From Agence-France Presse:
Afghan intellectuals criticise US, NATO operationsDaud Mirakai (also spelled Miraki), quoted above, was born in Afghanistan but left with his family to Pakistan when he was still a teenager. In a short autobiography, Miraki explains that his father, a general in the pro-Soviet Afghan military in the early 1980's, "was leading the underground resistance movement in Kabul". Soon he was found out and the family fled to Peshawar. (Attempts to find support for this assertion indicate that his father was indeed a general. However, there is no mention of his being a resistance leader.) Miraki the younger eventually moved to the U.S. where he became an academic sociologist. In recent years he has become a prominent anti-DU campaigner and author of Afghanistan After Democracy.
KABUL, May 8 (AFP) - About 3,000 Afghan politicians and intellectuals criticised Thursday the international military campaign against Islamic militants in Afghanistan and called for dialogue to ending the fighting.The meeting of mainly Pashtuns, the country's largest ethnic group, launched a new body that it said would work on "saving people captured in fighting" and assist "those involved in conflict to stop fighting." ...
"Today our elders, children and women are captured and jailed," civil society activist Daud Mirakai, one of the founders of the new National Peace Jirga of Afghanistan, told the crowd.
He was referring to arrests of suspects during US- and NATO-led operations mainly in Pashtun-dominated southern and eastern Afghanistan where Taliban militants are most active and are said to have local support.
The forces regularly round up suspects but no women are known to be among them.
"Today, they (foreign forces) break through our doors while our women are sleeping," he continued...
Another key organiser, parliamentarian Bakhtar Aminzai, said the new jirga, the Pashtu word for council, wanted to bring peace through talks with the rebels.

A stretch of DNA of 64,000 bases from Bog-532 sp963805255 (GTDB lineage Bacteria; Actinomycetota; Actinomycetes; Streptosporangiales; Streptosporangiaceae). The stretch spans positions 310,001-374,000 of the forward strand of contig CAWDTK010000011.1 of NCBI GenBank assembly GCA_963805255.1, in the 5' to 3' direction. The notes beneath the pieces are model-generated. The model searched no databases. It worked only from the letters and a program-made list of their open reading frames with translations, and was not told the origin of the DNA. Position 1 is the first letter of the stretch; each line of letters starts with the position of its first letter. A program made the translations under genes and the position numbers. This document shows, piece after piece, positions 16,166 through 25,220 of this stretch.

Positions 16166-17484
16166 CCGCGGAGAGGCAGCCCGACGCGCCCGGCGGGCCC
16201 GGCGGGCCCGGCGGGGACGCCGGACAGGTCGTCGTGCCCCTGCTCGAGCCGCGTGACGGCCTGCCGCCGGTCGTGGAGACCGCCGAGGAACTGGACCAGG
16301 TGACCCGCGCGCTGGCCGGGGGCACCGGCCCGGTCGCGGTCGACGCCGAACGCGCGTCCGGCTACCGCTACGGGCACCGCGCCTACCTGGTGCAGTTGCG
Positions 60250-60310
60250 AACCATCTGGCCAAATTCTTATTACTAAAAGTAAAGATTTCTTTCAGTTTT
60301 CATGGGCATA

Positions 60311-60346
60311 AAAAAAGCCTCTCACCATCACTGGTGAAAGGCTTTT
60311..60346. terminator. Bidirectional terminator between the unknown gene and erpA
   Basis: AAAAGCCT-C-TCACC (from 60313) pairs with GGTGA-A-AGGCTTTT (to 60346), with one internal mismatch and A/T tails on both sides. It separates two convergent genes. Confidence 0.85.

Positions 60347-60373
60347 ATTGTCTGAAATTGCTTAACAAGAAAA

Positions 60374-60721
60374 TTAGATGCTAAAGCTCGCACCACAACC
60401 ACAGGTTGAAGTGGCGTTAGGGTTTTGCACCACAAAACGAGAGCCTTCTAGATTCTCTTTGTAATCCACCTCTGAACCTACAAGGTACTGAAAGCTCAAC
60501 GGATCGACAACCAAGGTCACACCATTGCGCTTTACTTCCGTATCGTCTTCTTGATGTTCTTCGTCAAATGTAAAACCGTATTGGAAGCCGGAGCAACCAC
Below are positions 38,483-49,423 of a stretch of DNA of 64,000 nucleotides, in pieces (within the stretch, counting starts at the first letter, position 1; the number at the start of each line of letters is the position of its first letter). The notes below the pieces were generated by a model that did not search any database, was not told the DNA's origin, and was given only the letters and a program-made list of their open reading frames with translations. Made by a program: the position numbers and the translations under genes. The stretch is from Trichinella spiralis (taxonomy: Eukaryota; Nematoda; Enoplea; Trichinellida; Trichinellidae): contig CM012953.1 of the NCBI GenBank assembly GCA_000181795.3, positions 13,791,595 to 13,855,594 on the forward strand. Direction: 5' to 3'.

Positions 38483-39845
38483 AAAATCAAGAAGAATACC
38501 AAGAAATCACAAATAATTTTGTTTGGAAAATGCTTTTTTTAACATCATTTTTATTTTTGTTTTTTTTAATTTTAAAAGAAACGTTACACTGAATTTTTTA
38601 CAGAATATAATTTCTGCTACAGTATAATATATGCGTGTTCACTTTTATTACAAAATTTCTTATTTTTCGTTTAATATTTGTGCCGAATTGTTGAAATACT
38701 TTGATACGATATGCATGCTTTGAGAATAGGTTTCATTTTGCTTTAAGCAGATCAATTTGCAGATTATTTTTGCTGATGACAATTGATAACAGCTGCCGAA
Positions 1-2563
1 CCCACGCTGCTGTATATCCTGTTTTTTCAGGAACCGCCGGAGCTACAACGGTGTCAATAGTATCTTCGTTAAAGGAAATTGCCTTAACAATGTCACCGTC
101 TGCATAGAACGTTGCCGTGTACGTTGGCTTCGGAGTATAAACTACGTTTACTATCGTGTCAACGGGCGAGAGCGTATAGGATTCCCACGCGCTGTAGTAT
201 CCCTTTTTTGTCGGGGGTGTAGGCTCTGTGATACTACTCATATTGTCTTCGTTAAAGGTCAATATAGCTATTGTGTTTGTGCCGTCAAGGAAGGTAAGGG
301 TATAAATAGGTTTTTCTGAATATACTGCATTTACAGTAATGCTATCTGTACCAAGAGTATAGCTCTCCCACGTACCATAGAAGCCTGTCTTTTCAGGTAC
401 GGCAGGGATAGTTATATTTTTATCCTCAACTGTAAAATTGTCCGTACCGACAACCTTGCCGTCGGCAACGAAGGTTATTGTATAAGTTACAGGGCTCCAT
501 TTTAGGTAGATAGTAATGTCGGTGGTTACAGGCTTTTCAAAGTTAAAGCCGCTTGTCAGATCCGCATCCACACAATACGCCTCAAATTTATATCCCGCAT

"Fighting is not the solution," he said. "Dialogue and reconciliation is the solution for the conflict," he said. (link)
Dr. Bakhtar Aminzai, also quoted, is a member of the Afghan Senate (the Meshrano Jirga) from Paktia. He holds that position on account of his showing in the Paktia provincial election in 2005, when he placed fourth among numerous hopefuls, pulling in 3% of the vote (first place got 4%). Subsequent to his joining the Senate, he garnered 27 votes from his 101 colleagues in the poll to pick a Senate leader, while former post-Soviet president Sibghatullah Mojaddedi got 50 votes to win the post.
Also speaking to the assembly was Tajwar Kakar of the United National Party (Hizb-e Mutahid-e Milli) which is the successor to the Parcham faction of the old Afghan communist party, the PDPA. She is the former deputy minister for women's affairs and has a storied background as a resistance fighter who bravely opposed Soviet rule.
According to Minakshi Das of the Asia Research Centre, Kakar "was a member of a small group of women who directly participated in the covert war against the Soviets." (See report pdf here.) This participation resulted in her being caught, imprisoned and tortured by the Afghan communist government.
In 1999, she convinced leaders of the Taliban regime to allow her to open a school for girls, though the promise was not kept. Lately, she has been connected with the Afghan Women's Network.
Interviewed in Development and Cooperation magazine of Germany several years ago, Kakar is bold:
Q: How do you assess the international aid for Afghanistan? The donors are sometimes criticised for pursuing different goals .Related:
Aid is important but it has not yet brought what we had hoped for. What I cannot understand is that there is far more money for the continuation of the war than there is for the reconstruction. It is wrong to bomb the civilian population and to justify it with the ongoing struggle against the Taliban. Many innocent people are killed as a result. The Afghans have had enough of war. (link)